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An eggshell does a good job of protecting a developing chick, stopping anything from getting in, but it also, eventually, has to let the chick out.
So how exactly, do eggshells resist damage yet are weak enough to be broken by the hatching chick, which can hardly be described as the strongest creature in the world.
Researchers in Canada would now appear to have solved this puzzle, and the answer would seem to lie in the changing structure of the shell as it is broken down by the developing chick drawing from it the resources that it needs.
A team from the McGill University’s Faculty of Dentistry, with Faculty of Engineering and other colleagues, has looked at the molecular nanostructure and mechanical properties of eggshell interiors using new sample preparation techniques, and have published their work in Science Advances.
As the chick develops, it will need calcium to form bones, and this calcium comes from the shell. During incubation, the inner portion of the shell partially dissolves to aid bone formation, and calcium is drawn to the chick and the shell weakens, making it easier for the hatching chick to break.
A factor determining shell strength is the presence of a nanostored mineral associated with osteopontin – a protein found in both eggshells and bones.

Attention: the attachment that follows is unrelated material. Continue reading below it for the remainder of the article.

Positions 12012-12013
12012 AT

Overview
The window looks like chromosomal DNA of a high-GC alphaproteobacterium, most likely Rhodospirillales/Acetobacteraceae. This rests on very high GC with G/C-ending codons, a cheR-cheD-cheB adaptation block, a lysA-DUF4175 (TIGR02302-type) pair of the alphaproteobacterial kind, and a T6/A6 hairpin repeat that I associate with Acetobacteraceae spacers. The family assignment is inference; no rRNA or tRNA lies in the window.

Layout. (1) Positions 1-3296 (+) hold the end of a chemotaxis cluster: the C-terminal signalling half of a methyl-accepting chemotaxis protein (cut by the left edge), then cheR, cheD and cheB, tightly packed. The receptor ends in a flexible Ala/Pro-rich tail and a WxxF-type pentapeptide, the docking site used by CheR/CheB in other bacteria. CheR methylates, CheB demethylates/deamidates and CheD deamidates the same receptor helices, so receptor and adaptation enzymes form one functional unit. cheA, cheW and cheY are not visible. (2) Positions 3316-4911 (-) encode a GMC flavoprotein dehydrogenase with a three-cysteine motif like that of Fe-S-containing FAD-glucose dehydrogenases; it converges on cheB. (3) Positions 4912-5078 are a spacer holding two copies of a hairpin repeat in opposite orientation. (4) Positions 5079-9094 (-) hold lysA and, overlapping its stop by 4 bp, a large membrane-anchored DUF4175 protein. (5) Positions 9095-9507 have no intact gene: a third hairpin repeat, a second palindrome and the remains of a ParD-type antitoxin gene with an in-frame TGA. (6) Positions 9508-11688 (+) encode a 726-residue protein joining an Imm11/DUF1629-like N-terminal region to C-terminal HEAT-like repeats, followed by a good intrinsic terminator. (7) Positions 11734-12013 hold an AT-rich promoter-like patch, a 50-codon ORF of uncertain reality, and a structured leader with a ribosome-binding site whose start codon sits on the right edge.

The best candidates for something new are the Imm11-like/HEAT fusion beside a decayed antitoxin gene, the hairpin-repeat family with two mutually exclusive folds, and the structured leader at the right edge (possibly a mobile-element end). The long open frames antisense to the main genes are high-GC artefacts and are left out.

The three layers of an eggshell all have fine nanostructures, varying in size depending on location. Within the outer layer, these nanostructures are smaller and closely arranged, which results in strength, while in the inner layers they are progressively larger.
As the inner layers are partially dissolved to aid in the formation of the chick’s skeleton, these structures become smaller, and so weaker.
After 15 days of incubation, the researchers found that the outer layer of the shell remained relatively unchanged, despite the inner layers becoming weaker, meaning that while the chick remained protected, its task of hatching had becoming ever-easier.
In addition to shedding light on how chicks actually manage to hatch, the researchers hope that the discovery may help in selecting layers that produce stronger eggshells, resulting in safer eggs, and that their work may help in the development of man-made materials.